The first person to treat HIV – Timothy Ray Brown – has died of cancer.
Mr Brown, also known as the “Berlin Patient”, was diagnosed with HIV. Bone marrow transplantation was provided from a resistant donor.
This meant that he no longer needed antiviral drugs and had been free of the virus for the rest of his life, which could lead to AIDS.
The International AIDS Society said Mr Brown had given the world hope that a cure for HIV was possible.
Mr. Brown, who is 54, was born in the U.S. Was born in, HIV. Was diagnosed while living in Berlin in 1995. Then in 2007 he developed a type of blood cancer called acute myeloid leukemia.
His treatment involved destroying his bone marrow, which produced cancerous cells, and then transplanting the bone marrow.
The transplant came from a donor whose part of their DNA, known as the CRC5 gene, was rarely altered.
CCR5 is a set of genetic instructions that pave the way for infecting human immune virus (HIV) cells.
The change in CCR5 essentially locks the door and makes people more resistant to HIV.
After treatment, Mr. Brown’s blood HIV levels dropped to undiagnosed levels and he no longer needed anti-retroviral therapy. It was a “cure” in effect.
But leukemia, which leads to her HIV cure, returned earlier this year and spread to her brain and spinal cord.
“It is with great sadness that I announce that Timothy has died … after a five-month battle with leukemia, surrounded by myself and friends,” his colleague Tim Hoe Fag posted on Facebook.
He added: “Tim is committed to his life’s work to tell a story about his HIV cure and has become an ambassador of hope.”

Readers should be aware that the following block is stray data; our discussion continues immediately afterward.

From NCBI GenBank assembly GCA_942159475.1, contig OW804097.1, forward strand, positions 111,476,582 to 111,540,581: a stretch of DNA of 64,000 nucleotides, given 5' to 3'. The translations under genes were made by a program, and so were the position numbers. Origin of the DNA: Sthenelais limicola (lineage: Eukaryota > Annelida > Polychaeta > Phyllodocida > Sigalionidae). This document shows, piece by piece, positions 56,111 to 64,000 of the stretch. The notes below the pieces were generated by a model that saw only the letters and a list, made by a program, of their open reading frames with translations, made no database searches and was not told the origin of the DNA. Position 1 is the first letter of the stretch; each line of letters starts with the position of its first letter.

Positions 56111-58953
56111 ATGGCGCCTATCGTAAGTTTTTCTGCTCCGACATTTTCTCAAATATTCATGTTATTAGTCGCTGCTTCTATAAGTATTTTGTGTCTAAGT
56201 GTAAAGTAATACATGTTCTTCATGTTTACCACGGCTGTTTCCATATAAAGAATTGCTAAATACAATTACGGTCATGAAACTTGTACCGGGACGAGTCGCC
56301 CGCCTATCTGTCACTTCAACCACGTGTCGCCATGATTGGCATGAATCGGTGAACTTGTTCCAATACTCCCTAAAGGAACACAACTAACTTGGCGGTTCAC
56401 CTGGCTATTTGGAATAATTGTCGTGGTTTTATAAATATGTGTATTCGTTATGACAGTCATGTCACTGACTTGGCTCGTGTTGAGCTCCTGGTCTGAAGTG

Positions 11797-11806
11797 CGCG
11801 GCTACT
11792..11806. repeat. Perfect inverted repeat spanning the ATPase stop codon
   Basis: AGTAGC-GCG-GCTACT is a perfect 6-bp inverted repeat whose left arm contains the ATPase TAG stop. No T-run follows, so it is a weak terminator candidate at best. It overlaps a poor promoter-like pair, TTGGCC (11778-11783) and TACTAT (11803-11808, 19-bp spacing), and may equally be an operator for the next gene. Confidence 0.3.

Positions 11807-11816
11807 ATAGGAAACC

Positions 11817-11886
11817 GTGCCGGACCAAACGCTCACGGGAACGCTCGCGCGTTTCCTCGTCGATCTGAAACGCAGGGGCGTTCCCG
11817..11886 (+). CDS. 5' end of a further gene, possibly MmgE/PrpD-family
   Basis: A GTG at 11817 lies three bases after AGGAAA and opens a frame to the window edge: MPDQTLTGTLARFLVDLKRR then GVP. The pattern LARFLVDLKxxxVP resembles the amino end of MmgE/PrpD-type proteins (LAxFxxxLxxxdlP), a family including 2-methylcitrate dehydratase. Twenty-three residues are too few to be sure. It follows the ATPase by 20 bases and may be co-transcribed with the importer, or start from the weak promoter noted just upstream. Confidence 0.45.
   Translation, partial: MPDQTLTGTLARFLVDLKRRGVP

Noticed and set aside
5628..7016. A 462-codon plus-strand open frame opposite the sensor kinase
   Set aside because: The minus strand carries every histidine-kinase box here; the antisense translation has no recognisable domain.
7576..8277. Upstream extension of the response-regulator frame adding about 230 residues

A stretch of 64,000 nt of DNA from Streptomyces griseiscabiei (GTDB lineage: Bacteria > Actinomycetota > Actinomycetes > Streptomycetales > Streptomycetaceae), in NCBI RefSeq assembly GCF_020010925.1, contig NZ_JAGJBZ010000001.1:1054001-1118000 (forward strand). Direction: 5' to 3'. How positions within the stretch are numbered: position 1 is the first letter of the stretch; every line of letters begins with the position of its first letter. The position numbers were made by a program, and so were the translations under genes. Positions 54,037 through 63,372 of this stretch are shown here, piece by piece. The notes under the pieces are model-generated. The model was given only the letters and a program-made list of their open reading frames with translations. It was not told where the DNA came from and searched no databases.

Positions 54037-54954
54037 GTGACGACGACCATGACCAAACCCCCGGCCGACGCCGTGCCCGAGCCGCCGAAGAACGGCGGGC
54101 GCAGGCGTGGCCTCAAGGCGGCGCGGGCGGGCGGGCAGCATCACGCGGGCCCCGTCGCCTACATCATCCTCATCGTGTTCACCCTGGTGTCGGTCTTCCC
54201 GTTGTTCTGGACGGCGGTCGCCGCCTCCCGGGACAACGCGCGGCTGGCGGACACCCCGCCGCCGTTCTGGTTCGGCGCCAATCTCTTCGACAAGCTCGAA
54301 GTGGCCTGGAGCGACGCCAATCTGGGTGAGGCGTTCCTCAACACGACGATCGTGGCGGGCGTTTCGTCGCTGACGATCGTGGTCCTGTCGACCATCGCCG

Is a remedy close?
Mr Brown’s treatment was very risky and invasive to use regularly – it remains primarily as a treatment for cancer. This approach is very costly for millions of people, many of whom live in co-Africa, living with HIV infection.
However, Mr Brown’s story inspires scientists, patients and the world to find a cure.
The International AIDS Society (IAS) said it was mourning with a “heavy heart.”
IAS Chairperson Professor Adiba Kamrulzaman said, “We are working on HIV. I am grateful to Timothy and his doctor, Giro Hutter, for opening the door to scientists and scientists to find out if a cure is possible.
Earlier this year, another person was diagnosed with HIV. Known as a London patient – Adam Castilejo received the same treatment as Mr Brown and may have had his HIV drugs.
- Dr. Second Ktro says that another patient was infected with HIV.
“Nevertheless, the cases of Timothy and Adam are not a systematic large-scale strategy for any cure, but they do represent a crucial moment in the search for a cure for HIV,” said Prof. Dr. A.S. Said Sharon Levine. .
“Timothy has been a champion and advocate for HIV treatment on the political and scientific agenda.
“The scientific community hopes that one day we will be able to honor their legacy through safe, cost-effective and widely accessible strategies to achieve HIV remission and treatment, using techniques to accelerate gene acquisition or immune control.” “
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